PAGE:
Well, this isn’t exactly a new story. The bleeding has been occurring for years, and Democrats have ignored it. it reached critical levels under Obama, where state party apparatuses truly withered away and died. Hillary Clinton pledged to fix that in 2016 but she lost the election. In the age-old debate about the allocation of outreach resources, the Left could have done what they should have which is double-down on rural white working-class voters or go all-in on the urban-based elites. The Democrats decided to do the latter. Four years later, Democrats saw their hopes of a huge House majority die thanks to their failure to reach out to people who aren’t unhinged ‘woke’ progressives from the cities. Trump lost, but Republicans made big gains in the House—whittling down the Democratic majority to just four seats.
Now, the level of hatred for Democrats has reached biblical levels. In rural America, pro-Joe Biden stickers are hidden. Democrats feel like they’re “on the run.” And some party members feel that total annihilation could be upon them soon if the party doesn’t change their rhetoric about people who aren’t like them (via Associated Press):
The party’s brand is so toxic in the small towns 100 miles northeast of Pittsburgh that some liberals have removed bumper stickers and yard signs and refuse to acknowledge publicly their party affiliation. These Democrats are used to being outnumbered by the local Republican majority, but as their numbers continue to dwindle, those who remain are feeling increasingly isolated and unwelcome in their own communities.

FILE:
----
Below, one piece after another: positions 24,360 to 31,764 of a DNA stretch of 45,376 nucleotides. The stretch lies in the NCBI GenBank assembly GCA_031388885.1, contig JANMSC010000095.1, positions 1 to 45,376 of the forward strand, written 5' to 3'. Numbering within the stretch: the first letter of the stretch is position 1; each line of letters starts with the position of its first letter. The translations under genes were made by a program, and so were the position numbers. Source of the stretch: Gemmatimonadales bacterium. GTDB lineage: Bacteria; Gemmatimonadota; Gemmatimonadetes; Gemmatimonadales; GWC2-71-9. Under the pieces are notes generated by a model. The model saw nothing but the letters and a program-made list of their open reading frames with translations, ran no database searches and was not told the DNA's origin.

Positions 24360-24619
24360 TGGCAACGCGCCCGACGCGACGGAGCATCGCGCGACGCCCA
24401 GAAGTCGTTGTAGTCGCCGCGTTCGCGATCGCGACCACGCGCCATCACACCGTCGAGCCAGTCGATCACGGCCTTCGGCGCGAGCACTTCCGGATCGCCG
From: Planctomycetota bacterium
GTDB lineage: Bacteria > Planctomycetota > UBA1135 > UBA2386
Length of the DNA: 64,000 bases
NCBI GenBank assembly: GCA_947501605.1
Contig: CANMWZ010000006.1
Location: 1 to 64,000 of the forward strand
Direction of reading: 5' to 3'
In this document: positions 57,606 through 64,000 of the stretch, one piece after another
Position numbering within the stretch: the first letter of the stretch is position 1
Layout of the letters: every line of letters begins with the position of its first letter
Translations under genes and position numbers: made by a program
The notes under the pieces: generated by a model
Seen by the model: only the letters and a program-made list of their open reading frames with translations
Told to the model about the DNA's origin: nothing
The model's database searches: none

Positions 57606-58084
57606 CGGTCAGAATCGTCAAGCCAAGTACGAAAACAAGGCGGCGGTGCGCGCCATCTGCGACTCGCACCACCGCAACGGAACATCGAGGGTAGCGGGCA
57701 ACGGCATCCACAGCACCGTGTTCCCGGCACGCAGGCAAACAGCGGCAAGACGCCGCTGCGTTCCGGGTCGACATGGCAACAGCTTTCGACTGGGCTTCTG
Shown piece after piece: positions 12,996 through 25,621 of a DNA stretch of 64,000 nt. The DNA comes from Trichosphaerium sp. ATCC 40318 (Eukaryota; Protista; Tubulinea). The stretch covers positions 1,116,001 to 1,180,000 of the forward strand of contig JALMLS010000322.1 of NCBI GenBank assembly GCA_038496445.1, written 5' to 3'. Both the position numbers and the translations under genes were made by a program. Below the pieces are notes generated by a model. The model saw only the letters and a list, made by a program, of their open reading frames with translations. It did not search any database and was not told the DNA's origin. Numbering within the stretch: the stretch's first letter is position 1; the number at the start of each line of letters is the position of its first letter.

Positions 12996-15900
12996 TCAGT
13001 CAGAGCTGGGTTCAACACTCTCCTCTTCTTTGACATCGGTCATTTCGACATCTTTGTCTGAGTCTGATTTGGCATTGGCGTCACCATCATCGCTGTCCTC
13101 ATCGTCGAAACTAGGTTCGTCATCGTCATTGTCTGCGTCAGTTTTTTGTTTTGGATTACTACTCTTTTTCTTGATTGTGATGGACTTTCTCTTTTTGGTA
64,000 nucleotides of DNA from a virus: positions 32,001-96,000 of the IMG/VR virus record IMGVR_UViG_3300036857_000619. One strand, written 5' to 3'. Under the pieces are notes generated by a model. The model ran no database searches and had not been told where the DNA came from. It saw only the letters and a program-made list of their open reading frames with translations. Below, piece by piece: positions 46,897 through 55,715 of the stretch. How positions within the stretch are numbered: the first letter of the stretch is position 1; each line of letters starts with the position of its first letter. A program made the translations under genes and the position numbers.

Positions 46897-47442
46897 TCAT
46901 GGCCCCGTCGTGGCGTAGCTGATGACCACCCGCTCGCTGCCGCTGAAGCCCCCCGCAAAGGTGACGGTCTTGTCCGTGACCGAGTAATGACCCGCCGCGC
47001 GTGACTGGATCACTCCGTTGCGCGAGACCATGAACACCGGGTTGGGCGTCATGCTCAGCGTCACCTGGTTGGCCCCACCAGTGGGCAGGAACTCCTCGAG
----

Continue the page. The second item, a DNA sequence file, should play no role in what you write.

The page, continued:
“The hatred for Democrats is just unbelievable,” said Tim Holohan, an accountant based in rural McKean County who recently encouraged his daughter to get rid of a pro-Joe Biden bumper sticker. “I feel like we’re on the run.”
The climate across rural Pennsylvania is symptomatic of a larger political problem threatening the Democratic Party heading into the November elections. Beyond losing votes in virtually every election since 2008, Democrats have been effectively ostracized from the overwhelmingly white parts of rural America, leaving party leaders with few options to reverse a cultural trend that is redefining the political landscape.